The keys to success?  A positive attitude.  Self-reliance.  A willingness to push forward.  The Johan Cruyff Institutehas it all.  According to Jordi Cruyff, the late Johan Cruyff’s son, former footballer, and current manager for Maccabi Tel Aviv, “My father always told me that when I had doubts about a certain situation, to follow my intuition and do what I thought was humanly correct and professionally correct.  I always follow that advice.”

What does the Johan Cruyff Institute have that other sports management programs don’t?  A unique, student-centered model that pushes sports management students as hard as any professional athlete.  A combination of passion and practicality, an understanding of the world, a global network, and the blood, sweat, and tears to make it happen.

1. Passion

Passion for sports comes first, above all else.  That’s why the Johan Cruyff Institute requires that its students care deeply about sports—many of the students are athletes themselves.   The Johan Cruyff Institute offers students the unique opportunity to translate passion for a sport into growth, development, and business acumen. According to Johan Cruyff, the founder of the Institute, “My vision on sport management is quite simple. I think people with a passion for sport are the best to lead sport organizations.”  Without it, why focus on sports?  Those who love the sport do well by their charges.

2. Practicality

At the heart of the Johan Cruyff Institute’s educational model: learning by doing.  The Institute offers a Corporate Internship Program that places students at the heart of the sports industry.  Students access the behind-the-scenes work of sports management, and experience the reality of what it means to management a sports team.  Students gain the skills necessary to compete in tight job markets—adapted to their passions, interests, skills, and needs.  Additionally, students have the opportunities to learn from and interact with faculty directly from the sports industry.

3. Global Awareness

Sporting is international—different cultures approach sports management in different ways.  The Johan Cruyff Institute prepares students for the transient life of sports management professionals by offering students opportunities that maximize their understanding of cultural differences in the sporting world.  The Johan Cruyff Institute prepares students for international endeavors by offering several campuses in different cities around the world.  On-campus and blended programs in the Netherlands, Spain, Sweden, Mexico, and Peru, combined with the flexibility of online courses make the Johan Cruyff Institute unique.  Students can combine their studies and travel to different cities and countries to maximize their learning—and their capacity to understand.

4. Network 

It’s all about connections.  The Johan Cruyff Institute mediates the relationships between potential applicants and the sports management industry.  International sports management companies hold the institute in high regard and look to its graduates often, posting jobs with career services.  By studying at the John Cruyff Institute, students experience a clear advantage in the sports management industry: they have worked with professionals in the field, interned with top-tier sports management businesses, and can bring their passion and know-how to the industry with dignity and grace—just like the most accomplished athletes.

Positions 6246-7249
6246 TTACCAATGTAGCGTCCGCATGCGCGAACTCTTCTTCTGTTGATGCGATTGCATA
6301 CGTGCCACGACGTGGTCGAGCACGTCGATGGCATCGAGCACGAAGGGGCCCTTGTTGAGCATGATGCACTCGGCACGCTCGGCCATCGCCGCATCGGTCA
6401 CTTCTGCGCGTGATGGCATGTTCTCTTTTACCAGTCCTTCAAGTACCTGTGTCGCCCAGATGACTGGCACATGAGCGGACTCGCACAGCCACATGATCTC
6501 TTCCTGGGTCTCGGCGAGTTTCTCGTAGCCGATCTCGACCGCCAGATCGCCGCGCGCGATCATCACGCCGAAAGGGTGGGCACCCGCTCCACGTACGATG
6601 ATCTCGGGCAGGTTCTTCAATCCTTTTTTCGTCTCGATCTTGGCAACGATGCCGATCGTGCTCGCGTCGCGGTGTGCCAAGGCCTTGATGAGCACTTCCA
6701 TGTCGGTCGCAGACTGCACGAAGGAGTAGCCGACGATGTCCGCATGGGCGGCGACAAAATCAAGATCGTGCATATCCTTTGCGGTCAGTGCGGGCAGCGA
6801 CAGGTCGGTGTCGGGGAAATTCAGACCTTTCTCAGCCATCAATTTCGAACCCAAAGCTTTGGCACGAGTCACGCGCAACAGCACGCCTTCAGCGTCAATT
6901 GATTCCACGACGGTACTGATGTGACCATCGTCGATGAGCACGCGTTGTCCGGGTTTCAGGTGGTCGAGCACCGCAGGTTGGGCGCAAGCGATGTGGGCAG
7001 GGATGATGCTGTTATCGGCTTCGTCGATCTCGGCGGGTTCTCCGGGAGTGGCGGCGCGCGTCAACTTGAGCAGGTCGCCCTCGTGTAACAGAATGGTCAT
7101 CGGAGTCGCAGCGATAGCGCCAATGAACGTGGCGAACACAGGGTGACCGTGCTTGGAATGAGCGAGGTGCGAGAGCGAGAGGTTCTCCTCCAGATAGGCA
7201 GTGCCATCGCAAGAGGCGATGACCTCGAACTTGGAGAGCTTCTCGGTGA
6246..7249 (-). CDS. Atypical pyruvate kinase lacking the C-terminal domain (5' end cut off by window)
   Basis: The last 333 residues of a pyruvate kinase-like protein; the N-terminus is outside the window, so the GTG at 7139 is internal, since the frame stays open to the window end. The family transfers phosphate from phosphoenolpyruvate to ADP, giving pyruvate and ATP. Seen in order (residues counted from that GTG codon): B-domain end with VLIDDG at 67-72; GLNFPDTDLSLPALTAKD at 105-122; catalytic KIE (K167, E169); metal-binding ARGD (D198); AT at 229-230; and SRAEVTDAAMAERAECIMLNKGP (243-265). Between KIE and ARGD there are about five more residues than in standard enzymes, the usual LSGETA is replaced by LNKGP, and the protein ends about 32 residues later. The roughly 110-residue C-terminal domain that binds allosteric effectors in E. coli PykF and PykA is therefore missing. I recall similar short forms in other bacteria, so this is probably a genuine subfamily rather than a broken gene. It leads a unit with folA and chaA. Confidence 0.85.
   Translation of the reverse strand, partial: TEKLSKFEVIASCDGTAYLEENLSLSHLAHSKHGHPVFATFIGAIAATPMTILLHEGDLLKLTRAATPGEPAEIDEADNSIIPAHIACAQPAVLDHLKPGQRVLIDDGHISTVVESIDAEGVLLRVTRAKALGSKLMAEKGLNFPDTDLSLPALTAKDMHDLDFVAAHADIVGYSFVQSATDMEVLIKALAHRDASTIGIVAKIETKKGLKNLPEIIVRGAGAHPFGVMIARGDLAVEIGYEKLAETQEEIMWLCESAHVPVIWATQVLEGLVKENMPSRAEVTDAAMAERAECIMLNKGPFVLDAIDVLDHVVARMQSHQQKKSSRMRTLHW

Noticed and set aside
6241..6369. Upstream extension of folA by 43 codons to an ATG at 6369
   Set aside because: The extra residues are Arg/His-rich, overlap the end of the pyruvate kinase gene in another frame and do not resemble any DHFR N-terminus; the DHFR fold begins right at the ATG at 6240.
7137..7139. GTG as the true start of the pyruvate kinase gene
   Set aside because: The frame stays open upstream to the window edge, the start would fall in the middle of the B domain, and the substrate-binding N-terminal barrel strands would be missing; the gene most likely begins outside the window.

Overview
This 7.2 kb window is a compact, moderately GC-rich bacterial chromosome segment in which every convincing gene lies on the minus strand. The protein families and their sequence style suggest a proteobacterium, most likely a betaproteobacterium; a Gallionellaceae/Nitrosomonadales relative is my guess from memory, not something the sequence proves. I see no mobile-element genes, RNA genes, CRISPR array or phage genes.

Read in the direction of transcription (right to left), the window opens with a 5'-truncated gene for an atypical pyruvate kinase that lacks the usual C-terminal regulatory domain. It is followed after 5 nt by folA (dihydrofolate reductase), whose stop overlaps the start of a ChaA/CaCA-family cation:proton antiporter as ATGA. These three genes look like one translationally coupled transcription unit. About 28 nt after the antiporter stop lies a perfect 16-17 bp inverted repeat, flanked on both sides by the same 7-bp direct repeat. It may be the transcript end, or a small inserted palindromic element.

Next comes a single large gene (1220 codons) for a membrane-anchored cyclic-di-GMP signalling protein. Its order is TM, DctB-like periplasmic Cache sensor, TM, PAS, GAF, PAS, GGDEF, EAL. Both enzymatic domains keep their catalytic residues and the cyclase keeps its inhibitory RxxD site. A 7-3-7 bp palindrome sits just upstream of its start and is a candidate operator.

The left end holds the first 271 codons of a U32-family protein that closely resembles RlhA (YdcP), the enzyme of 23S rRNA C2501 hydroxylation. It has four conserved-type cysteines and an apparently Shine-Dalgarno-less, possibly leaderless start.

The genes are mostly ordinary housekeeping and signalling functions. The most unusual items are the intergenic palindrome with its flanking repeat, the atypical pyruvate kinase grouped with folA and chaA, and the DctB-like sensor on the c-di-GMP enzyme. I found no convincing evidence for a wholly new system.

Athletes know that practice makes perfect, but even the most talented athletes need positive, driven leaders to turn skill into success. The Johan Cruyff Institute educates the next generation of Leaders in Sports Management. A sports management degree from the Johan Cruyff Institute offers any aspiring sports management professional the practice and the focus needed to be a successful and inspiring leader. The industry as seamless as the sport.  The team as graceful as the athlete. The unfailing positivity that allows your team to smile and say, “Good game,” whatever the outcome.  Find it at the Johan Cruyff Institute.  You won’t be disappointed.

Is Your Child Learning Enough

One of the big questions most new homeschoolers ask is, “How will I know if my child is learning?”

When a child is in public school he or she is constantly tested. Each week there are spelling tests, there are chapter tests on a regular basis, and in many states there is standardized testing. Many parents of public school students decide that if the grades coming home on test papers and report cards are good, then their child must be learning.

When students are pulled from a traditional school setting and placed in homeschooling it is sometimes difficult for the parent to know if the student is actually learning enough to keep up with their grade peers. A big problem is that homeschool students tend to not be tested as often as public school students. But is it really a problem and is testing the only way to know if a student is learning enough?

How Long?

Sometimes it is difficult to tell if a child is learning enough in homeschool because homeschooling generally takes much less time than traditional education.   Homeschooled children generally do not spend as much time on a particular topic as traditionally educated students because they are neither ahead nor behind their classmates. Part of the reason for this is that your homeschooled child is receiving one-on-one attention. They do not have to wait for others to catch up, nor are they holding up other students back if they need to spend more time on a topic. If the student understands the topic then he or she can move on right away.